I suppose this is a bit long and rambling, @irzhava and I were discussing it mostly in the context of a fic where the Mirkwood elves were exiled and called upon the aid of a still-strong Erebor. In such a case of petitioners, I can see a very long bureaucratic process with a lot of discussions before the city-state of Erebor as a whole makes a decision. Or maybe you’d just see dwarvish goodness, passion, and impulsiveness, I’m sure on an individual basis that would be the case.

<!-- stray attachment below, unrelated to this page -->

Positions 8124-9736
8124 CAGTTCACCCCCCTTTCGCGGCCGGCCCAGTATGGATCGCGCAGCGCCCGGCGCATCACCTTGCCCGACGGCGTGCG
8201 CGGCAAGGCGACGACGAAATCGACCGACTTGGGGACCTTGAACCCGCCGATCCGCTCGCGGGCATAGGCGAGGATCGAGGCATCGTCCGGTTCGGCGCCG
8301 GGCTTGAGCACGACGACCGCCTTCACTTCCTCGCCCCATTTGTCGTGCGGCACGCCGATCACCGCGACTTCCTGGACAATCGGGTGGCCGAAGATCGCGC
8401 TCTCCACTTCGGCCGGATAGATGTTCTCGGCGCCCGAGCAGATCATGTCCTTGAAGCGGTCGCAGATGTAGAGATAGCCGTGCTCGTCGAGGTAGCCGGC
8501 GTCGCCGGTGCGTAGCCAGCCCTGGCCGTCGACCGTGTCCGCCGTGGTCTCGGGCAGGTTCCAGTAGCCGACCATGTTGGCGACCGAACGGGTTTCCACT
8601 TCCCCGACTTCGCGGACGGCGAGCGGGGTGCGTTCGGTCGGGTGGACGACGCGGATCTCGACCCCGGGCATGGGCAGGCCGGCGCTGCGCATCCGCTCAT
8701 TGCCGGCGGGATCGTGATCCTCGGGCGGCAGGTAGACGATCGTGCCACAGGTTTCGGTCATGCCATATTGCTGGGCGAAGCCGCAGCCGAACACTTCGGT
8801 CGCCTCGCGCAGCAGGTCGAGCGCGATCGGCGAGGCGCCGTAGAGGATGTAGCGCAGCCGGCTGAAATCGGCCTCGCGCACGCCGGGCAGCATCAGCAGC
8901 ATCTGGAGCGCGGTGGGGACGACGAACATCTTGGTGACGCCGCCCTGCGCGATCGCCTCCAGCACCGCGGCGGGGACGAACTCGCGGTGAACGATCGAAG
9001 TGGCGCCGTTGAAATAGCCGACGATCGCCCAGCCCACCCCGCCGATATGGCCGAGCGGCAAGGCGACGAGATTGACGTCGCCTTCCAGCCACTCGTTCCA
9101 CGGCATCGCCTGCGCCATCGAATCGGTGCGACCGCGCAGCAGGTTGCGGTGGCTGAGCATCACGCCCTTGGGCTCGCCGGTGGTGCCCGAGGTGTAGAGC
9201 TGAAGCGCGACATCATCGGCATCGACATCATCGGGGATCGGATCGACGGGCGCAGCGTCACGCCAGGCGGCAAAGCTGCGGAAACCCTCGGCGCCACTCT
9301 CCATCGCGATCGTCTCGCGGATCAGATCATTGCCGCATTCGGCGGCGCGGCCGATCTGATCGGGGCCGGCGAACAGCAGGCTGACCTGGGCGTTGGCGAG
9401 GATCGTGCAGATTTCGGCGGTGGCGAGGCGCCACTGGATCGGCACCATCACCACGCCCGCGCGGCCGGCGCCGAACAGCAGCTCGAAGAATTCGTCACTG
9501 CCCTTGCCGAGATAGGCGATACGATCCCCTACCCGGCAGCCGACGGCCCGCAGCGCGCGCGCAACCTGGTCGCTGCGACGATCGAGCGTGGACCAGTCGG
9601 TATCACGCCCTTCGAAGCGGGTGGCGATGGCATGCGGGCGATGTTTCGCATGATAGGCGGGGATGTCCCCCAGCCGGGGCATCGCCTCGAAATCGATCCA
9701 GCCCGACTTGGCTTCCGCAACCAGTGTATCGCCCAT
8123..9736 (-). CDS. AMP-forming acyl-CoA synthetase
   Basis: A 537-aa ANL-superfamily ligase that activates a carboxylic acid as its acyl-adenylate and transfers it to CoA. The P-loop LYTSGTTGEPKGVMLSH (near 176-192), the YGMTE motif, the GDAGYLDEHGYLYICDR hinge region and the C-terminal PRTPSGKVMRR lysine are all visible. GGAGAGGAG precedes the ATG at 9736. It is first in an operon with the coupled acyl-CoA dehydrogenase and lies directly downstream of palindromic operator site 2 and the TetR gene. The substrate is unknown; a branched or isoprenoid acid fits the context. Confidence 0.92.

As for someone coming to live in Erebor, I can see that being almost impossible. Like other modern insular, homogenous wealthy states (Norway, Switzerland) with their own internal source of wealth (oil, banking, in Erebor’s case gold) they’d be very expensive for outsiders. What exactly can you pay the dwarves with as far as currency that they don’t already have? Presumably labor, food, books, and textiles, which are more cumbersome to carry than coins. You’d have to come as a trader, most likely, or you’d have to deal in intangibles like news and stories. So basically, I can see non-dwarves who want to live in Erebor needing to petition the government for some sort of guest status, where either their trade goods or their services buy them in to the social network of available wealth, since gold or gems would probably be useless as currency within the city, it’d be more of a bulk crafting item, like bronze or iron. The exchange rate for outsiders coming into the city would be a nightmare. So essentially you have two economies - the economy inside Erebor, and the economy outside, which bear very little resemblance to one another? I’m wrestling with how luxury goods work inside Erebor and don’t really have an answer for what exchange rate the dwarves use, except that I imagine it’s a fairly closed system?